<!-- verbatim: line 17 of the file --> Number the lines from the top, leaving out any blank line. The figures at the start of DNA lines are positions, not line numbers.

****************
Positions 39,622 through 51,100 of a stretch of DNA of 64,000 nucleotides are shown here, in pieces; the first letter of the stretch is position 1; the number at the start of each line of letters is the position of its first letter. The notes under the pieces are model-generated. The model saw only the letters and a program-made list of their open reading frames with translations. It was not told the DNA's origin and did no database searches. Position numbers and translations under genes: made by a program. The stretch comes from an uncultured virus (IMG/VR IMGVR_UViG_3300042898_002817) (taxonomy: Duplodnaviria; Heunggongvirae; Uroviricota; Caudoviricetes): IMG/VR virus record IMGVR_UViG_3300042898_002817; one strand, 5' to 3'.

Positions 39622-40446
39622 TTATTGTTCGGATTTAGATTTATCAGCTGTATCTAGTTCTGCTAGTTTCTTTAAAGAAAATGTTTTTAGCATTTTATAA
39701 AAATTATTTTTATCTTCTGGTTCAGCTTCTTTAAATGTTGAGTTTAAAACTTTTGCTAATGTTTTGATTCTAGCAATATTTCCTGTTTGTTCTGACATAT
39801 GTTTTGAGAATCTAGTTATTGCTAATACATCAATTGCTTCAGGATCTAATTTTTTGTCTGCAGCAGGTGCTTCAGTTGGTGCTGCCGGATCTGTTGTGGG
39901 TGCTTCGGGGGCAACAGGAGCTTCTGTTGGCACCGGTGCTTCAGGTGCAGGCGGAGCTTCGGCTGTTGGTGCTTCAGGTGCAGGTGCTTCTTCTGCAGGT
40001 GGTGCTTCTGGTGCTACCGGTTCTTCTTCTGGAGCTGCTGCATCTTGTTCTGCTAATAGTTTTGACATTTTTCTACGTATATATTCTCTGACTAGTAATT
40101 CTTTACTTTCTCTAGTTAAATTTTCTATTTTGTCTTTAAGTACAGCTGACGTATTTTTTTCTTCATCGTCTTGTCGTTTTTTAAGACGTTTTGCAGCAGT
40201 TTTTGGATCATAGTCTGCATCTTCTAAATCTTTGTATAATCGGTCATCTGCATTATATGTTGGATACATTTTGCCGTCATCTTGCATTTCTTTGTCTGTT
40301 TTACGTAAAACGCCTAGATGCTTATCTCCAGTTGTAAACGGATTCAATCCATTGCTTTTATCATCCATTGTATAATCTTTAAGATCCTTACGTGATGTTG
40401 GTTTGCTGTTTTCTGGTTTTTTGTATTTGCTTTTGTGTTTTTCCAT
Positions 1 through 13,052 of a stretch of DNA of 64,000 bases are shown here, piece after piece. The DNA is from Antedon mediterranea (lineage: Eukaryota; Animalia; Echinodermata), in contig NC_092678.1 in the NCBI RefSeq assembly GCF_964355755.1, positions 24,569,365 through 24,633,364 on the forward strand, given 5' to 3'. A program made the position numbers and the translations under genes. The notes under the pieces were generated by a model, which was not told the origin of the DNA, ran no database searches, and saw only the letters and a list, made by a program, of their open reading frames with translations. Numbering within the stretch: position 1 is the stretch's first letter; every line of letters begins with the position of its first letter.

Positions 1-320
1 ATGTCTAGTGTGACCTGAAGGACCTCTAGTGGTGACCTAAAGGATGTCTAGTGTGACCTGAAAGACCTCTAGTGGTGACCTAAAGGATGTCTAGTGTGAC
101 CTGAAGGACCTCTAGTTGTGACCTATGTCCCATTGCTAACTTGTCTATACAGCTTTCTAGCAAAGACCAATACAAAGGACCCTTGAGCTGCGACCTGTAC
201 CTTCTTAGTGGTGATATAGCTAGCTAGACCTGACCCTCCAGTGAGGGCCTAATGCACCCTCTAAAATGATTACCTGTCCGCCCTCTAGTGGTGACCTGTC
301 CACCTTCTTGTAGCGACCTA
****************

301 CACCTTCTTGTAGCGACCTA